SHOULD I END THINGS?
I’ve been with my boyfriend for five years and we have a three-year-old son. When I became pregnant things got hard for us. I’d just finished studying, he lost his job and we survived doing odd jobs. We broke up, I went home to my family and later found a job. Not long afterwards I took him back as I love him and wanted the best for our son.
He’s still not working and I’m supporting everyone. I don’t think he’s even trying to get a job. This has affected my feelings for him and we no longer make love like we did. I don’t want to be in this relationship anymore, but I’m worried I’ll regret ending it as my son won’t have a father. Please help.
You’ve done your best to try and make ends meet in this relationship. If you don’t feel like being in it anymore then why are you still there? You’re not doing you or your son a favour by staying in an environment that doesn’t fulfil you. The best thing for your son is to be raised by two happy parents, even if they’re no longer together.
Think this through and decide. Change is inevitable – the signs that it’s over are already there. It’s time for you to cut your losses and end this – for your sake as well as for your son and boyfriend.
READ MORE: 13 relationship red flags to watch out for
MY FRIEND IS AN ADDICT
My friend is a whoonga addict and he lives on the streets. I’m trying to help him but he won’t admit he needs help. I want to get him into rehab. Please help.
Your friend should consider himself lucky that he has you looking out for him. Unfortunately, no matter how good your intentions are the person who is addicted has to acknowledge he/she has a problem. You’ll only be able to assist your friend once he’s accepted he’s an addict and that he needs help. I
n the meantime, keep talking to him about his problem and assure him of your support. Get his family involved if you can. You can also get assistance from Narcotics Anonymous on 083-900-6962.
HE’S GLUED TO HIS PHONE
I think I’ve finally found my soulmate. I’m so in love but there’s one problem: he’s on his phone too much. When we’re together I try to talk to him about this, but he doesn’t want to listen. I want this to work but I’m not sure I can take this much longer.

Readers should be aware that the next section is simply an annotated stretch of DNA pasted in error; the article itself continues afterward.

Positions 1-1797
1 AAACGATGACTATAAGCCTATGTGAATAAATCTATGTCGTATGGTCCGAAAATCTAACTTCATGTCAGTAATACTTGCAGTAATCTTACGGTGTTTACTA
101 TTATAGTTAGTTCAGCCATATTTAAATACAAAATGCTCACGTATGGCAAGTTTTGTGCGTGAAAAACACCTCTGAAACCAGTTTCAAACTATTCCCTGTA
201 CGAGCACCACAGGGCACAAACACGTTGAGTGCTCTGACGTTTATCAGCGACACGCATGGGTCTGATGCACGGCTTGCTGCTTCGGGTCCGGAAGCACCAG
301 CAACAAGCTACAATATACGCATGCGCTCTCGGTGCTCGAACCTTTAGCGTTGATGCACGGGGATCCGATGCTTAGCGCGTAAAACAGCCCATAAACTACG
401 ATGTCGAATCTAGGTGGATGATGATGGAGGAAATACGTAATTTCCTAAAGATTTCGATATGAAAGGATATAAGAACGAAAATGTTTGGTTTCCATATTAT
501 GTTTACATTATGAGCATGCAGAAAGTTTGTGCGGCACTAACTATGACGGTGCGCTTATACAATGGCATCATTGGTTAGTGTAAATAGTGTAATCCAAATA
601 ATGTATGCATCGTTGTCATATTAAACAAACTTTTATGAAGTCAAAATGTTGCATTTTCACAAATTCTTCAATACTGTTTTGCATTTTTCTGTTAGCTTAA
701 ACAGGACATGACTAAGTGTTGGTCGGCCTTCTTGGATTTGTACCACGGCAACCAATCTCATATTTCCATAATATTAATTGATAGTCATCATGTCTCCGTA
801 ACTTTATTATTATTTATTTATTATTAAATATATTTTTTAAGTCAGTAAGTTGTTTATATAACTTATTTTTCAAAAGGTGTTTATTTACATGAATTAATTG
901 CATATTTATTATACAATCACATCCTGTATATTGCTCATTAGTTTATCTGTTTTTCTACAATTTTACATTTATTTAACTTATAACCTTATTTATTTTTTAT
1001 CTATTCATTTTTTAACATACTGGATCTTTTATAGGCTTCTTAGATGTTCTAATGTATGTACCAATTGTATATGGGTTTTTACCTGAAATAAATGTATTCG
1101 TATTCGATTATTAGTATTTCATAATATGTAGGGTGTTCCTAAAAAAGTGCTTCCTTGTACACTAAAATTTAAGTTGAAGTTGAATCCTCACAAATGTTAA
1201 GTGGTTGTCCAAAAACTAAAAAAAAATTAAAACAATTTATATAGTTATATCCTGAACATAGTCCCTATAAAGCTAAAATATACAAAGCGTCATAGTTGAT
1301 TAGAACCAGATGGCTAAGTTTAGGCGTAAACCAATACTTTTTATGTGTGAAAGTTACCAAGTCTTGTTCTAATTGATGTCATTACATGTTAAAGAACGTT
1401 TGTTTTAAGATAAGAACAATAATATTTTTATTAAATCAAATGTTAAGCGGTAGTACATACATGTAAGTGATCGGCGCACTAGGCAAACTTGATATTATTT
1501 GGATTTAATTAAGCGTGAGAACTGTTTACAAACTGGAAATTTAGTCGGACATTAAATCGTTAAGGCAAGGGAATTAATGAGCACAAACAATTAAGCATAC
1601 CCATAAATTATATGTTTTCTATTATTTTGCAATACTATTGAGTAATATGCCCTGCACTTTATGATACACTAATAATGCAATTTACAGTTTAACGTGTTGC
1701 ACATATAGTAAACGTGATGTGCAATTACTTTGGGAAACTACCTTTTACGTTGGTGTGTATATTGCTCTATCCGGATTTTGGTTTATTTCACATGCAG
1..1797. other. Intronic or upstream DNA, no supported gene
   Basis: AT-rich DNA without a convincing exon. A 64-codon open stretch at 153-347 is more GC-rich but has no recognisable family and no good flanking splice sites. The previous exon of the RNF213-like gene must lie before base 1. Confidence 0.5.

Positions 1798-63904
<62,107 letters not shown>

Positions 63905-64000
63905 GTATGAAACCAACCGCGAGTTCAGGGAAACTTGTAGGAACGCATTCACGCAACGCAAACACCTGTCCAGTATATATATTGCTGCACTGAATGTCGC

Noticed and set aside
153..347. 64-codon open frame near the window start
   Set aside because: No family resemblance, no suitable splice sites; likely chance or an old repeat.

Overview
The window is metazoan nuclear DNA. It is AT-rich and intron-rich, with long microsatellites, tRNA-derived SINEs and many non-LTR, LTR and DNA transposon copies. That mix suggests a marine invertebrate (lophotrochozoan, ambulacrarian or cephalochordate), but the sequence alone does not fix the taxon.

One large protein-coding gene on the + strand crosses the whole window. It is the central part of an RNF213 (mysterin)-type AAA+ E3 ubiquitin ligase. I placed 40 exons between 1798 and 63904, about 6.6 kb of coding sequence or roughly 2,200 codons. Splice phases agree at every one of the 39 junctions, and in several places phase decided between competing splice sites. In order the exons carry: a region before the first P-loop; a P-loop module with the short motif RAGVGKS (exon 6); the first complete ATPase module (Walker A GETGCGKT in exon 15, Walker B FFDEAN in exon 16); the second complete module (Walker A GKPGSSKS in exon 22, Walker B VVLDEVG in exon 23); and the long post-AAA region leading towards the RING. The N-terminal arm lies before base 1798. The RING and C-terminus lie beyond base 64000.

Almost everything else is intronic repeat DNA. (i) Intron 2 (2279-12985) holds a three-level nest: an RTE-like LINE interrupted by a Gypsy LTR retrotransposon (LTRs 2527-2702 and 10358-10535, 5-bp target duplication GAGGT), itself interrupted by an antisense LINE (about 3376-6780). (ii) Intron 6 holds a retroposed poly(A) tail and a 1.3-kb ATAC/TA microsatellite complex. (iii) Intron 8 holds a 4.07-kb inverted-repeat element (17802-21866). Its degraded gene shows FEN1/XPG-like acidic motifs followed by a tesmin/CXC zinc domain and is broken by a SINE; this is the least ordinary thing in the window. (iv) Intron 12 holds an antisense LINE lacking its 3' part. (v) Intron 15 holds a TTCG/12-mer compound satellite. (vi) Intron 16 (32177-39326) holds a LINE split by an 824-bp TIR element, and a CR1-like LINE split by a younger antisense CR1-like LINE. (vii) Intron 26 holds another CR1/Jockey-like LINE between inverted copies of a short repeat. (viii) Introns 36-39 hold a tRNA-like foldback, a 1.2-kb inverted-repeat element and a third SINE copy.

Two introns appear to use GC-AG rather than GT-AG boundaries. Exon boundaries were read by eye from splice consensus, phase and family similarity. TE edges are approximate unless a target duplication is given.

It can be very frustrating when you feel like you’re trying to make a relationship work on your own. It takes two for a relationship to work and if your partner isn’t willing to pull his weight to improve your time together then I wonder if he’s really worth your love and effort.
Ask yourself why he finds spending time with his phone more appealing than giving you attention. Then talk to him about how his behaviour makes you feel. He needs to make a decision about what is more important – you or his phone. It might be time for you to force him to make a choice.
HELP FOR MY MOM
I’m urgently seeking help for my elderly mom. The people she’s staying with are abusing her and I’m not in a position to help her. Where can I find a place that will look after her? I’ve tried everything I can think of and am losing hope. I’m even thinking about suicide. Please help.
It’s disheartening when a person feels so hopeless because they can’t help or take care of a family member. It’s also sad that abuse of the elderly seems to be on the rise. But don’t give up – there are places out there that can assist you to take care of your mother. You just need to do some research to ensure she doesn’t end up in a worse situation.
Start by calling Tafta on 031- 332-3721 – it’s an organisation that gives care to the elderly. They should be able to give you guidance based on where your mom lives. Good luck.
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I’m a 22-year-old bisexual woman who’s been teased a lot since I was five because I was a tomboy. When I was younger I found it hard to be in relationships with women because I was afraid of what people would say. Now I’m more comfortable with my sexuality but it’s hard for women to see me as an eligible or legitimate partner because I’ve mainly dated men. I need help coming out so I won’t be judged.
People will always have opinions about you, but that doesn’t mean you can’t live your life in a way that’s fulfilling. It’s commendable that you’ve come to accept who you are and that you’re being true to yourself. Contact Out Well-being on 012-430- 3272 to speak to a trained counsellor who will help you figure out how best to navigate your way through this.
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